If an enzyme name is shown in bold, there is experimental evidence for this enzymatic activity.
|Superclasses:||Biosynthesis → Nucleosides and Nucleotides Biosynthesis → Purine Nucleotide Biosynthesis → Purine Nucleotides De Novo Biosynthesis|
Expected Taxonomic Range: Bacteria
Purine nucleotides participate in many aspects of cellular metabolism including the structure of DNA and RNA, serving as enzyme cofactors, functioning in cellular signaling, acting as phosphate group donors, and generating cellular energy. Maintenance of the proper balance of intracellular pools of these nucleotides is critical to normal function. This occurs through a combination of de novo biosynthesis and salvage pathways for pre-existing purine bases, nucleosides and nucleotides.
The de novo biosynthetic pathway for purine nucleotides is highly conserved among organisms, but its regulation and the organization of the genes encoding the enzymes vary. This fourteen step pathway contains ten steps that branch at IMP to form AMP and GMP, each in two steps. Regulation of the pathway has been well studied in microbes such as Escherichia coli, Bacillus subtilis and Saccharomyces cerevisiae, but little is known about its regulation in higher eukaryotes (metazoa, and plants [Senecoff96]). The pathway appears to vary in archaea [White97]. Some organisms, such as the mycoplasmas, do not biosynthesize purine and pyrimidine bases de novo and must rely on salvage pathways [Wang01b].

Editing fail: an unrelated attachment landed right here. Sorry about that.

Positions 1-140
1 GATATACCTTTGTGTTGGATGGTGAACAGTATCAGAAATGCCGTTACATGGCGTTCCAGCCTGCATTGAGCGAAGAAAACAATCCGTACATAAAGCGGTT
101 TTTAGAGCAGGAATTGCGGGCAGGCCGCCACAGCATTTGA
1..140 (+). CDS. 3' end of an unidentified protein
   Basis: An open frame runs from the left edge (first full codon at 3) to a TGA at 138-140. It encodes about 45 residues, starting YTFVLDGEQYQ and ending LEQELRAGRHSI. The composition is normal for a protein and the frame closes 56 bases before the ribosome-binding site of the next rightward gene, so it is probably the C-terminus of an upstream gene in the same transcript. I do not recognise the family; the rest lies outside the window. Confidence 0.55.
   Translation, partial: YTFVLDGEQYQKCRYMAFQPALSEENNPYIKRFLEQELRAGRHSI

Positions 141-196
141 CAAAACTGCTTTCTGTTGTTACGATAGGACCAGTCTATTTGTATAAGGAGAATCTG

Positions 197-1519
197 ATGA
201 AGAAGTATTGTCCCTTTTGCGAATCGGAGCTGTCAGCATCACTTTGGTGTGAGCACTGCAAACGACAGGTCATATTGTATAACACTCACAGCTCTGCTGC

In bacterial systems genetic studies indicate that the majority of de novo purine biosynthetic genes are unlinked but may act as a single unit of regulation controlled by the PurR transcriptional repressor protein. In Escherichia coli the 14 reactions involved in the de novo synthesis of AMP and GMP are catalyzed by 12 known genes. These genes occur mostly as unlinked single units or as small functional operons carrying two or, at the most, three structural genes each. The purR gene encodes the repressor controlling the synthesis of all of these enzymes. Sequences similar to the protected region (PUR box) in purF are present in the regulatory regions of purMN. The expression of purR was shown to be autoregulated, probably through blocking of transcription elongation by binding of PurR to the two PUR boxes. So far, six genes/operons have been reported to contain PUR box-like sequences. The purine biosynthetic pathway is controlled by feedback regulation of activity as well as at the level of transcription [Meng90].
Reactions that convert ADP to ATP are found in multiple pathways, including fueling pathways such as anaerobic respiration, TCA-aerobic respiration, fermentation, and glycolysis, and are thus not included in this pathway.
Subpathways: guanosine ribonucleotides de novo biosynthesis , guanosine deoxyribonucleotides de novo biosynthesis II , superpathway of guanosine nucleotides de novo biosynthesis II , superpathway of adenosine nucleotides de novo biosynthesis II , inosine-5'-phosphate biosynthesis I , 5-aminoimidazole ribonucleotide biosynthesis II , adenosine deoxyribonucleotides de novo biosynthesis II , adenosine ribonucleotides de novo biosynthesis
Unification Links: EcoCyc:DENOVOPURINE2-PWY
Martha Arnaud on Tue Jan 21, 2003:
This pathway supersedes the pathway formerly called "purine biosynthesis."
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